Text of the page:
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  • Tokyo is Prepared for Earthquakes, Missile Attack, and Making Diapers out of Plastic Bags

    In case of an emergency, want to know how to make a diaper out of a plastic supermarket bag and a towel? How to make a size D battery out of an AA? How to keep warm with newspaper?

    The Great East Japan Earthquake in Iwate - Tokyo The Great East Japan Earthquake in Iwate

    In Tokyo, city planners have been studying the 2011 earthquake and tsunami that hit less than 200 miles to the northeast. The disaster left more than 18,000 people dead or missing, damaged a million buildings, displaced a quarter of a million people and left 4.4 million people without electricity and 1.5 million without water. A nuclear reactor damaged during the disaster is still releasing radioactive material into the ocean, and a month ago, scientists found traces of cesium from the reactor accident about 1,600 miles off the U.S. West Coast.

    In response, Tokyo planners prepared a 300-page disaster guidebook and in December mailed it to every residence. Guides were also distributed to local bookstores, where they sold out at $1.15 each. They’re planning another printing. The book was translated into English, Chinese and Korean and is available to download free online here.

    tokyo how to 9 Tokyo Metropolitan Government Office via AP

    The book is incredibly detailed – one of its suggestions is “exchange greetings with neighbors regularly.” Its main focus is how to deal with an earthquake and its aftermath while in an urban area. For example, in its first chapter the book points out that fire caused 10 percent of deaths in a 1995 earthquake. So if a fire is tiny, it recommends trying to put it out, but if it seems unsafe, like if flames are touching the ceiling, leave.

    It tells how to prepare before an earthquake, like how to stabilize furniture by putting anti-slip pads underneath and what to put in an emergency kit.

    In another chapter it talks about other types of disasters, like – no kidding – missile attack, tornado, volcanic eruption and pandemic.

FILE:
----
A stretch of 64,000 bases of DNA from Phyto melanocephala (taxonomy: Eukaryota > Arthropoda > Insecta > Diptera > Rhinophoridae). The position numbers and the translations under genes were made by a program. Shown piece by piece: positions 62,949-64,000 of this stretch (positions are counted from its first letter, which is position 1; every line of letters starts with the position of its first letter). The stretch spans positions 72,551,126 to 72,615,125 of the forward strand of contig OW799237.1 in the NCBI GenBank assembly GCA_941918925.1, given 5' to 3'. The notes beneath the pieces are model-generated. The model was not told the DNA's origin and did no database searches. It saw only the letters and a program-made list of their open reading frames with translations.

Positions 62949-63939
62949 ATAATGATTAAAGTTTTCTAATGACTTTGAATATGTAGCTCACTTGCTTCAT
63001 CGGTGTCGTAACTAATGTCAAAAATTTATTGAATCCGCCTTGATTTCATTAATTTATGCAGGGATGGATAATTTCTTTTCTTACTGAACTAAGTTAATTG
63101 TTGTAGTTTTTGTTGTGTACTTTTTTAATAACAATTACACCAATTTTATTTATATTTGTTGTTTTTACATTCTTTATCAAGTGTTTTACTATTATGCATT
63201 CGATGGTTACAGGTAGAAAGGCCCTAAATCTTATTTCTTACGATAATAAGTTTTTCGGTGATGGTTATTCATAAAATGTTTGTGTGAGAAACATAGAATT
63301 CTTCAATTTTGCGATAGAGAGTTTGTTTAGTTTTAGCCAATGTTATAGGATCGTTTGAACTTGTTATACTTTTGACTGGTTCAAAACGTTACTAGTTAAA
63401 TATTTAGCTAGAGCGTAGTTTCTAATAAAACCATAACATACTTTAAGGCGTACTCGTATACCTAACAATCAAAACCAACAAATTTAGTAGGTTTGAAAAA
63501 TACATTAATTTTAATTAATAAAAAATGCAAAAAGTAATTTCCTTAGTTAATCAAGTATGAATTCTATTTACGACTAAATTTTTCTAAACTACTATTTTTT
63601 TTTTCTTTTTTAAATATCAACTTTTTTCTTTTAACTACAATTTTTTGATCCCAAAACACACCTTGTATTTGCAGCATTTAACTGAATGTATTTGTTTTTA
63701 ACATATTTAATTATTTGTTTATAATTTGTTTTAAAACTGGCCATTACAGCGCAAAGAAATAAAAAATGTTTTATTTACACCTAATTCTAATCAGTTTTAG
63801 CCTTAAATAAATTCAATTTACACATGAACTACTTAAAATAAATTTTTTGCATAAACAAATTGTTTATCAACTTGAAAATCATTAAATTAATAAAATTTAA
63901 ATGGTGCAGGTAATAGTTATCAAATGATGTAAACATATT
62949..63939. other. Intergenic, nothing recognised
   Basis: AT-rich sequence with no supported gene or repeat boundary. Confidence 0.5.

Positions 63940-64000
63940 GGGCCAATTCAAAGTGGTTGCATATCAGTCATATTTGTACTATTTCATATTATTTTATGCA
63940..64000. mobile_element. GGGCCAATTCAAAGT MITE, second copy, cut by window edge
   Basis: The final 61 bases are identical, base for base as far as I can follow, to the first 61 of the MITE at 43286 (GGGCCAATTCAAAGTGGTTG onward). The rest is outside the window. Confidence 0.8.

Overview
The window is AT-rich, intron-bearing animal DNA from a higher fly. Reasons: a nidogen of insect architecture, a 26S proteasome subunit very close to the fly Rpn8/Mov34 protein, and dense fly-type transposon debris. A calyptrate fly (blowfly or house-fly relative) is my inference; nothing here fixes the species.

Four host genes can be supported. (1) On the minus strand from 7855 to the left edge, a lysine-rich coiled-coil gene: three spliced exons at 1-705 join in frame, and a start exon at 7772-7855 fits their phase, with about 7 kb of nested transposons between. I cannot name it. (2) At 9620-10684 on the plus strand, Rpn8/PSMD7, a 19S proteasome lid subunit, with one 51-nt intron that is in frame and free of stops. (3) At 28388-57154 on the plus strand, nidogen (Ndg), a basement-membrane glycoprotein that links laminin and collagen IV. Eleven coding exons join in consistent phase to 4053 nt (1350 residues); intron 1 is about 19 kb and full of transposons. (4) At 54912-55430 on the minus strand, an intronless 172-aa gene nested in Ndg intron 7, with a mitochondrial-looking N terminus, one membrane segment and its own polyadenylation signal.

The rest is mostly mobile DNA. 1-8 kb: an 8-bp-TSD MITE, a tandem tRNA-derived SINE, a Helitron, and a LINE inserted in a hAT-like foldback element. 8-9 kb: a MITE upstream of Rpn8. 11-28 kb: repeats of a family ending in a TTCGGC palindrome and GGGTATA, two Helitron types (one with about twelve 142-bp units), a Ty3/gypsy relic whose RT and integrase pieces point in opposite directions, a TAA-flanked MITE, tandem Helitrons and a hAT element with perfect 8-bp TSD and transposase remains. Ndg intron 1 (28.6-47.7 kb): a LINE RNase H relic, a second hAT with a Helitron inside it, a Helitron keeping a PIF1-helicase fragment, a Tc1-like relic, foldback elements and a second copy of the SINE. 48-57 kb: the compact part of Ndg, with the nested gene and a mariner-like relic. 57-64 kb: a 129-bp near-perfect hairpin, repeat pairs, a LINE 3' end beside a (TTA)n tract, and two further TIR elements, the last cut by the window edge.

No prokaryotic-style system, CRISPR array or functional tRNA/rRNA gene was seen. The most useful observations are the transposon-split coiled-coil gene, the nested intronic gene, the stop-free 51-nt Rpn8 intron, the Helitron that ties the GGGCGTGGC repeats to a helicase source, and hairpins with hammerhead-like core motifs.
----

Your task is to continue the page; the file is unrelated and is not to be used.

It had this advice for dealing with a nuclear incident:

    “If there is a nuclear explosion, hide behind cover and evacuate to an underground facility or strong building. An explosive called a “dirty bomb” will cause radioactive contamination of the area. Follow the instructions of the authorities and consult a physician.”

    tokyo how to 1 Tokyo Metropolitan Government Office via AP

    Finally, it gives all kinds of substitutions for everyday products. To make a diaper, cut open the top and sides of a plastic grocery bag and lay it flat. Put a towel in the middle. Then tie the top and bottom parts around the baby.

    To make a size D battery out of an AA, wrap cloth around the battery until it is the width of a D, then use crumpled aluminum foil to adjust the length.

    To keep warm with newspaper, wrap several layers around like a cloak. Or fold two sheets of newspaper around your abdomen and wrap plastic wrap around them.

    Here’s a bonus idea: to make an emergency toilet, put two plastic bags inside a bucket or cardboard box then put torn paper in the bottom of the bag. After using the toilet, remove the top plastic bag and take it to a designated waste area.

    The book is easy to follow and mostly illustrations. It includes advice from people who lived through earthquakes and summaries and activities at the end of each chapter. After reading it, I’ve decided to add a bunch of grocery bags to my emergency kit – those suckers are incredibly useful. Also, I’m so thankful for where I live (Missile attacks? Hello.).

     

    What emergencies are you prepared for?

     

    Disaster_Blog_Banner - Tokyo

  • How to Winterize your Car

    How to Winterize Your Car

    Winter is coming: the sparkling snowfalls, the unexpected storms, the chilly nights. Are you ready? Amidst the rest of your holiday planning, don’t forget to prep your car. Vans, trucks, cars, and SUVs all handle the winter weather differently, but there are five universal parts of your vehicle that you should winterize before the weather turns:

    Brakes